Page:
On 16 February 2009, The Hon Jenny Macklin MP announced the establishment of the Family Support Program. An extensive consultation process was conducted in 2009 to inform the design of the Family Support Program.
On 3 November 2010, Minister Macklin outlined reforms to the Family Support Program to better target vulnerable and disadvantaged families, coordinate services for families and children, reduce red tape and paperwork for service providers and enable them to work more flexibly to meet the local needs of children and families.
The Family Support Program supports the Australian Government's commitment to the National Framework for Protecting Australia's Children by complementing state and territory services through early intervention and prevention support for children and families at risk. It also supports the Government's commitment to putting the safety and wellbeing of children at the heart of the Government's social policy agenda.
The Family Support Program ensures services are available to support the wellbeing and nurturing of children and families, especially those who are vulnerable and disadvantaged, to enable them to manage life's transitions, ensure children are protected and contribute to building stronger, more resilient communities.
Family Support Program service streams from 1 July 2011
From 1 July 2011, the Family Support Program comprises two core streams:
The Family and Children's Services streamlined into four services types:
- Communities for Children Services:to provide prevention and early intervention services to families with children up to age 12 and who are at risk of disadvantage;
- Family and Relationship Services: to provide relationship advice, counseling for young people and children, and broader parenting support;
- Specialist Services: to support vulnerable families affected by issues such as drugs, violence and trauma; and
- Community Playgroups: to support parents with young children.
Streamlining these services, along with Family Law Services, into the Family Support Program provides a significant opportunity for the community sector and government to collaborate in response to a wide range of social needs. They are supported by national services.
Responsive and flexible services
The Family Support Program enables services to better focus on the needs of families and children, particularly those at risk, by way of:
- linking services more effectively;
- facilitating greater flexibility and responsiveness in service design and delivery; and
- ensuring a 'no wrong door' approach so clients requiring assistance can be appropriately supported through any Family Support Program service.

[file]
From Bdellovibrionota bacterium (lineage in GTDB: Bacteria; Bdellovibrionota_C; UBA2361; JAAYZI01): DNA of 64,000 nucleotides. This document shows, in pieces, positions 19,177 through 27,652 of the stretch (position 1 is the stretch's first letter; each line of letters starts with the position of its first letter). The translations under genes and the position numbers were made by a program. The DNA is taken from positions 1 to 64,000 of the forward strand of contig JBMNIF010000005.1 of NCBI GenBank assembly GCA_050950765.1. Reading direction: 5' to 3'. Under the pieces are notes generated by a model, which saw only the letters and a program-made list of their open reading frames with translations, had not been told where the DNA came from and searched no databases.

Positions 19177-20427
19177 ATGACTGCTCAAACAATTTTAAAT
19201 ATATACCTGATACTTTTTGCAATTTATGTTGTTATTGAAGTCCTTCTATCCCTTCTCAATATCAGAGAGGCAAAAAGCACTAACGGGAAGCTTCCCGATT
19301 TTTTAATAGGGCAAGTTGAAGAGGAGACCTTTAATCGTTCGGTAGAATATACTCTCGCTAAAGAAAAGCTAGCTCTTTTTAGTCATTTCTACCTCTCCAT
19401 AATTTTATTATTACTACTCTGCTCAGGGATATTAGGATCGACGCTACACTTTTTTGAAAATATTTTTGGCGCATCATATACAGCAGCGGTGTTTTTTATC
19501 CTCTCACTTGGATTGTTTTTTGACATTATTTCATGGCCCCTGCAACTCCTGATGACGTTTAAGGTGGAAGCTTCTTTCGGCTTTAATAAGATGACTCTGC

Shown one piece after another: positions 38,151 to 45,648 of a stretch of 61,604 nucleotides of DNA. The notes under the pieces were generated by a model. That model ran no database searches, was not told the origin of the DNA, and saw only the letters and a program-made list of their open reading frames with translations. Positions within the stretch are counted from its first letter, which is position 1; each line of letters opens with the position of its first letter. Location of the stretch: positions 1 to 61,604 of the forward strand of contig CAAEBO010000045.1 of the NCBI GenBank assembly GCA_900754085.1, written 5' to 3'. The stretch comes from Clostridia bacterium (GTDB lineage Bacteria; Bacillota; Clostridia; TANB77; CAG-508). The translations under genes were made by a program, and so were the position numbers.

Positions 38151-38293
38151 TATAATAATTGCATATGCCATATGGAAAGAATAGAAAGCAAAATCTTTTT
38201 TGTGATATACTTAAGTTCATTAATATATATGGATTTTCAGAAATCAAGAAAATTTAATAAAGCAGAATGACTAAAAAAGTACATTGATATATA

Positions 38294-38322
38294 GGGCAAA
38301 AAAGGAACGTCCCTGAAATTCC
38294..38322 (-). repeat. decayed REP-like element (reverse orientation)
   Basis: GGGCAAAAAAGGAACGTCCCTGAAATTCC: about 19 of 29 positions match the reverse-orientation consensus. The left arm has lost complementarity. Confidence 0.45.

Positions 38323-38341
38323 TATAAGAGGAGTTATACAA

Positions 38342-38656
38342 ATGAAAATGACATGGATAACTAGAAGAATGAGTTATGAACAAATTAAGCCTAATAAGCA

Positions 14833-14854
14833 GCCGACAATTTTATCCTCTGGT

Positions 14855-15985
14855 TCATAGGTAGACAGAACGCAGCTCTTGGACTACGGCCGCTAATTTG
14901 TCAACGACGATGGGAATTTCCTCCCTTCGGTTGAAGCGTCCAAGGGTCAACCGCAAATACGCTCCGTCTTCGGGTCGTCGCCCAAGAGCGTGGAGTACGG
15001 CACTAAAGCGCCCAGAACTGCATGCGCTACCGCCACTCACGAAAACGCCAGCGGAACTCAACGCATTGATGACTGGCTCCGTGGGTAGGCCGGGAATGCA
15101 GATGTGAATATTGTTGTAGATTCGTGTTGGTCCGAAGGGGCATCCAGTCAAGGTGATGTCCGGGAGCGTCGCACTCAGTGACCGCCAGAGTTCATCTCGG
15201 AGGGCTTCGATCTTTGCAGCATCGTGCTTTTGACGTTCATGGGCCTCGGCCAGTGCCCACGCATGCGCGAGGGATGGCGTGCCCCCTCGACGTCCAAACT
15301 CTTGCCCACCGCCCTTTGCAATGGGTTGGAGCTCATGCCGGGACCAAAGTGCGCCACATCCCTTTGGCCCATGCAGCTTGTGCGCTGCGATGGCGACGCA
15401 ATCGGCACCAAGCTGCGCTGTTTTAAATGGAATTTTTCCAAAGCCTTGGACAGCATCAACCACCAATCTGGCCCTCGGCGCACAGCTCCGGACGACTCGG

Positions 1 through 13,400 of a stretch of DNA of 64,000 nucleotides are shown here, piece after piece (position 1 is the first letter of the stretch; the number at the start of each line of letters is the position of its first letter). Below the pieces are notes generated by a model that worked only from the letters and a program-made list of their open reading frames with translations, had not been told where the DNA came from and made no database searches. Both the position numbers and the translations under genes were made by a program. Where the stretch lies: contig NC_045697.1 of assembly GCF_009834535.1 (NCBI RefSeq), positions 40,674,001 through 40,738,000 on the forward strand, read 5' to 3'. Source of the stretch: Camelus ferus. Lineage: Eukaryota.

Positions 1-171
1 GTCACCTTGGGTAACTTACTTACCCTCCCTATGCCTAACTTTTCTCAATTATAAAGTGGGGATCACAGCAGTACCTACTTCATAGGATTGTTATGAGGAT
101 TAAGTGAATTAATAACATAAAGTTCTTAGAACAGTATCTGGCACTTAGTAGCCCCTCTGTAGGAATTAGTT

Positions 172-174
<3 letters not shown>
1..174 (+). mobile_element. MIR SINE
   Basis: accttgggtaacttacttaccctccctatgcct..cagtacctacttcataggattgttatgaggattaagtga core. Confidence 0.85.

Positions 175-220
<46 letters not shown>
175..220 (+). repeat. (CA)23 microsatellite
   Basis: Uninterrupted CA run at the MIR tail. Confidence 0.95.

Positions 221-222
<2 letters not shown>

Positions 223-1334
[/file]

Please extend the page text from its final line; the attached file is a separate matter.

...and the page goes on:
A collaborative approach
The Family Support Program depends on effective collaboration that ensures:
- governments and the community sector work together to support children and families;
- increased opportunities to work with state, territory and local governments and the legal system; and
- streamlined program management to reduce red tape burden on service providers.
Collaboration is essential for the design and for planning of services to meet local needs, increase service flexibility and better meet the needs of families and children.
Family Support Program Future Directions discussion paper
Consultation on the implementation of the Family Support Program
To support the implementation of the changes to the Family Support Program from 1 July 2011, FaHCSIA provided stakeholders with information on the program reforms and consulted them on implementation issues for the sector, including reporting and performance requirements and strengthening collaboration in service design and delivery.
On 9 November 2010, the Parliamentary Secretary for Community Services, the Hon Julie Collins MP consulted with national stakeholders, including peaks and major service providers. Further consultations by the Department were held in every state and territory throughout November and December 2010, with 20 consultations taking place in 17 different locations. Feedback from the consultations provided broad endorsement for the direction of the program and provided valuable input into the implementation of the FSP from 1 July 2011.
Program guidelines and related information
The Program Guidelines provide information relating to the Family Support Program.
- Transition Fact Sheet
- Collaborative Service Delivery Fact Sheet
- What does "vulnerable" mean for the Family Support Program Fact Sheet
- FSP Program Structure Diagram
Frequently asked questions
- Program Overview and FSP Services